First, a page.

Consistent play is a concept that is incessantly talked about by broadcasters and pundits in the world of sports. How often do we hear an announcer talk about how a certain player needs to be more consistent for their team to win a game?
Other than “heart”, consistency is the most talked about aspect of basketball that no one has yet to measure. That being said, it’s actually fairly easy to come up with a basic way to look at consistency.
The following metric attempts to measure consistent effectiveness and ineffectiveness in players using John Hollinger’s game score and PER.
Like any stat, it’s not the end all, be all of all numbers, nor is it intended to be. However, it gives fans a gist of which players are consistently reliable (or unreliable). This can prove to be a valuable tool in terms of player evaluation.
John Hollinger’s game score is essentially the PER of a player’s single game performance. It has its critics, but it’s one of few statistics that measures a player’s single game performance.
By taking the standard deviation of a given player’s game scores for the entire season, one gets a number that tells us how much variation there was in the game scores. The more consistent a player was, the closer to zero the standard deviation of his game scores become.
However, simply doing this to measure a player’s consistent effectiveness is flawed. For instance, let’s take Kobe Bryant and Robert Sacre. Bryant’s standard deviation of game scores was 7.83 in 2012-13. Sacre’s was 1.83. Sacre’s standard deviation is closer to zero, so this means that his game score values had less variation than Kobe’s. This may be true, but it does not tell us which player was consistently effective.
So how do we separate the consistently effective players from the consistently ineffective ones?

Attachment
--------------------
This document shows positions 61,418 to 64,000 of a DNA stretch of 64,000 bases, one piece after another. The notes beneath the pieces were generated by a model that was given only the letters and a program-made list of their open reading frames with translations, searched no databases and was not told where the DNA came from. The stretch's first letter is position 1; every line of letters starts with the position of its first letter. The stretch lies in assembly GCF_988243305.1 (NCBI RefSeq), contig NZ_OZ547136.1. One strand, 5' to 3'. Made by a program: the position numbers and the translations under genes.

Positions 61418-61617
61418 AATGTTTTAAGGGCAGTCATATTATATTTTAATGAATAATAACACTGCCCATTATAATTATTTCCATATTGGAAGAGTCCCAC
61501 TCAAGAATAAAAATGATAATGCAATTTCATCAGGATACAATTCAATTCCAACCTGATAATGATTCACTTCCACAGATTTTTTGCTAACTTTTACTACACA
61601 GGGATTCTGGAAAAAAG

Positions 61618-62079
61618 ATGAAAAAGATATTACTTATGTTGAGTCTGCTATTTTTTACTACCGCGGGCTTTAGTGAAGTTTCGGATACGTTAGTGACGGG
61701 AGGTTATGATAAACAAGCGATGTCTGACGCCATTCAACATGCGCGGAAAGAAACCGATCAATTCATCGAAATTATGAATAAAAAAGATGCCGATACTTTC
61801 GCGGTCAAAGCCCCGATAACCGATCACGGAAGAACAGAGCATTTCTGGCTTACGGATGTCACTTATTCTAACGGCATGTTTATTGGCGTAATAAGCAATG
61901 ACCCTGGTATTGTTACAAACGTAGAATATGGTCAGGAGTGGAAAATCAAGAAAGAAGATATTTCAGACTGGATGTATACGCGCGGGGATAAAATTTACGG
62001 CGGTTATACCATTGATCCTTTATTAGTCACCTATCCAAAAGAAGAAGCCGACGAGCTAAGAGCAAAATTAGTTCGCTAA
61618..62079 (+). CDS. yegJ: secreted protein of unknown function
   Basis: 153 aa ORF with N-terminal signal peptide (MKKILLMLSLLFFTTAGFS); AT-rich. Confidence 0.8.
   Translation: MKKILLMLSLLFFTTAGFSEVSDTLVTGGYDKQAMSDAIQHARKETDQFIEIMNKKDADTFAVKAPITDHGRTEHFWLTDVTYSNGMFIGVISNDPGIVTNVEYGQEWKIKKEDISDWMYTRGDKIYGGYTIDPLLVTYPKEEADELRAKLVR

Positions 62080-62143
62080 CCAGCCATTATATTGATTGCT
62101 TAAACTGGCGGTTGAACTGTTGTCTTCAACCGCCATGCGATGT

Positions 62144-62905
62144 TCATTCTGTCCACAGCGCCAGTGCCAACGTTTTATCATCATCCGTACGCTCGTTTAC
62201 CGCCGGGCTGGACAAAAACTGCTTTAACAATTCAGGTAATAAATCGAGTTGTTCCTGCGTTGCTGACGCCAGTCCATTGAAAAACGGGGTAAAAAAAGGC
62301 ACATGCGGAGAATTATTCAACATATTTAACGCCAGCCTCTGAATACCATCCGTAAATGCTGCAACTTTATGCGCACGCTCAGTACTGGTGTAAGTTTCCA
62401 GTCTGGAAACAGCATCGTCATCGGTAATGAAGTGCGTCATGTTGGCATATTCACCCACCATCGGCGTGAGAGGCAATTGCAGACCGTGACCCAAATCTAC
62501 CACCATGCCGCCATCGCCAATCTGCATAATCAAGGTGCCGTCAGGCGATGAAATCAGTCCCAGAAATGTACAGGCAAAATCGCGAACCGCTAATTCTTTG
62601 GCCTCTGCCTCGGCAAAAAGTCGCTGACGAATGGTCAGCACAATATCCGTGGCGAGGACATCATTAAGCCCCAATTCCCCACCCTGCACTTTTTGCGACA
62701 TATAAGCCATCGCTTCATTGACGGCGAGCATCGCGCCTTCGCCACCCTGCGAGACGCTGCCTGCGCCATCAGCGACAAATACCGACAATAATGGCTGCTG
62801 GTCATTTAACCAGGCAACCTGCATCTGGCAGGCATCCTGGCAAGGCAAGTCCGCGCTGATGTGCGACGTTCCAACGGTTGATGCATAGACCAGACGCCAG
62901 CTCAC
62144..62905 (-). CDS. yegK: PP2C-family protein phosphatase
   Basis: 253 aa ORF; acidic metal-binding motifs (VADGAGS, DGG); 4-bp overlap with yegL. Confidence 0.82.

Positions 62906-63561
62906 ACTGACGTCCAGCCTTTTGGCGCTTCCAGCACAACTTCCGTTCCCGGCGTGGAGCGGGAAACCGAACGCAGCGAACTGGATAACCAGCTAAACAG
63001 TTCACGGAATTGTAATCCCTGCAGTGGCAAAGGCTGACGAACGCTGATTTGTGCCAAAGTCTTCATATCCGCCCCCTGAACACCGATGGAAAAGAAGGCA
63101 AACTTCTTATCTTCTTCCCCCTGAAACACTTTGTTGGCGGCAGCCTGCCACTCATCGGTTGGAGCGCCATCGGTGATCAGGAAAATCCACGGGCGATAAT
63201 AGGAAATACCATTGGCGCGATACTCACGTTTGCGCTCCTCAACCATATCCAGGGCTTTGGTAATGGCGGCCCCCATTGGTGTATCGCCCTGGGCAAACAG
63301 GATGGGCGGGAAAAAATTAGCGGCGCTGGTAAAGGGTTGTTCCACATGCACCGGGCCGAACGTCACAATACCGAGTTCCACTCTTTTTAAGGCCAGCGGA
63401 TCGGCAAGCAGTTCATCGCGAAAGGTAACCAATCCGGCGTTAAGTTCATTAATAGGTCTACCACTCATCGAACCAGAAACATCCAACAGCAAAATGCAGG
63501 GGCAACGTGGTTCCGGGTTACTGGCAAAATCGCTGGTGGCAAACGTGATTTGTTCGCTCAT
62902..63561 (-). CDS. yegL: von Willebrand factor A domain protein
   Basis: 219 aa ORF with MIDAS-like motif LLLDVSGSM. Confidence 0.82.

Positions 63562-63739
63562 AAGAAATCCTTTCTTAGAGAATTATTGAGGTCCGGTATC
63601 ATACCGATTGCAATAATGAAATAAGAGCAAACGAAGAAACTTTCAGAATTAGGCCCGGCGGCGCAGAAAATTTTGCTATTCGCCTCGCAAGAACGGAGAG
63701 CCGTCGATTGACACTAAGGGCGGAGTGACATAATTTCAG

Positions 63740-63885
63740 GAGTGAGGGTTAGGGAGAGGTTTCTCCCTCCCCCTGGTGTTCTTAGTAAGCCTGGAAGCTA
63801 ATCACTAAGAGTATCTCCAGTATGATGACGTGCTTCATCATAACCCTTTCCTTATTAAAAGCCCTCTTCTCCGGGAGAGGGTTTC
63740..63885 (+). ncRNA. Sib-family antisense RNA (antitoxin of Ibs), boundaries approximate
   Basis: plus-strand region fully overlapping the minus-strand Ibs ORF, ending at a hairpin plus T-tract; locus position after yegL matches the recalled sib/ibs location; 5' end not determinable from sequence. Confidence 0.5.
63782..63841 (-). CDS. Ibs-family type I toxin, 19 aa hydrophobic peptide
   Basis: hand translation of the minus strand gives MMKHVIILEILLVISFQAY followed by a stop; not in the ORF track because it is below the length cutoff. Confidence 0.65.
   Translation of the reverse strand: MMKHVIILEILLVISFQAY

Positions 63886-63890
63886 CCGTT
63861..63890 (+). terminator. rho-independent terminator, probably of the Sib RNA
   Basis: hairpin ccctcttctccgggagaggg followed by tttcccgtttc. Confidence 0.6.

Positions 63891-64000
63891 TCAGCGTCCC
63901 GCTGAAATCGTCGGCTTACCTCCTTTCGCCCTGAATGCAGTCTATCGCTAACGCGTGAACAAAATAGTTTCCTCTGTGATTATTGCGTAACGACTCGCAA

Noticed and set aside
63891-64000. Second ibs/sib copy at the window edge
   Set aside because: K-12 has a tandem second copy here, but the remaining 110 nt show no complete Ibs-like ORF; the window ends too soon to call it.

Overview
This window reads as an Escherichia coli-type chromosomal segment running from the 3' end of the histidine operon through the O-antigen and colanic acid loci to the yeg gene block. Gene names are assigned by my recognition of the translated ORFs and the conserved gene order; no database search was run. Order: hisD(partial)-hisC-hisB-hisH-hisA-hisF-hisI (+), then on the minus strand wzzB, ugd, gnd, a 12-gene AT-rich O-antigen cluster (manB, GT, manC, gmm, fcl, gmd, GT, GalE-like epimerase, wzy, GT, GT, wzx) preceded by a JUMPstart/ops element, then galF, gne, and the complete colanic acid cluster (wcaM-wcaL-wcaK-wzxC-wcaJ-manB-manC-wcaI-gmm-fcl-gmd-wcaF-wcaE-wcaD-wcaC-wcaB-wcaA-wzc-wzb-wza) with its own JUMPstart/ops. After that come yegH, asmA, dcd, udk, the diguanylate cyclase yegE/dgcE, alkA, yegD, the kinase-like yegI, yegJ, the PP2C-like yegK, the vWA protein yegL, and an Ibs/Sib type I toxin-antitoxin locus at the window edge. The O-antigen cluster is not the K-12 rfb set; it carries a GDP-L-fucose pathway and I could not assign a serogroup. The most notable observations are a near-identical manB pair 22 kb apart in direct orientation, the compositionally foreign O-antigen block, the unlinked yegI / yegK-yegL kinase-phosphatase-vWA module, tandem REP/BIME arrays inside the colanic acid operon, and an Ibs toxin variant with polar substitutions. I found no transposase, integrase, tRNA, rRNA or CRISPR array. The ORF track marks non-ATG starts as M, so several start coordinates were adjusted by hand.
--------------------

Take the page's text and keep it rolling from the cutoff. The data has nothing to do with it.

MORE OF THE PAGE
We simply divide the standard deviation by the season PER. This gives us (in mathematical diction) the coefficient of variation. It tells us how consistent a player is RELATIVE to his own average.
After doing this operation, it becomes clear and obvious that Bryant is far more consistently effective than Sacre. Bryant’s coefficient of variation is 0.34, while Sacre’s is 0.54.
Here are the consistency ratings for the Los Angeles Lakers from this past season.
2012-13 CONSISTENCY RATINGS (LA LAKERS):
- Once again, the higher the coefficient of variation is, the more variable a player will perform relative to his average.
- Jordan Hill is the most consistently effective player on the Lakers. He has the lowest coefficient of variation. Again, this does not mean he is the most EFFECTIVE player on the team. It only means that one can expect Hill to play at a level near his 18.5 PER on a consistent basis.
- Steve Blake, Jodie Meeks, and Metta World Peace are great examples of players who would put in an amazing performance one night, then follow it up with a horrible game. We never knew what to expect from these guys. All of their coefficients of variation exceed 0.44.
- Another interesting observation is Dwight Howard’s coefficient of variation. He was fourth on the team this year with a 0.377 coefficient of variation. That’s great, but it’s a huge rise from his final year with Orlando, when his coefficient of variation was 0.322.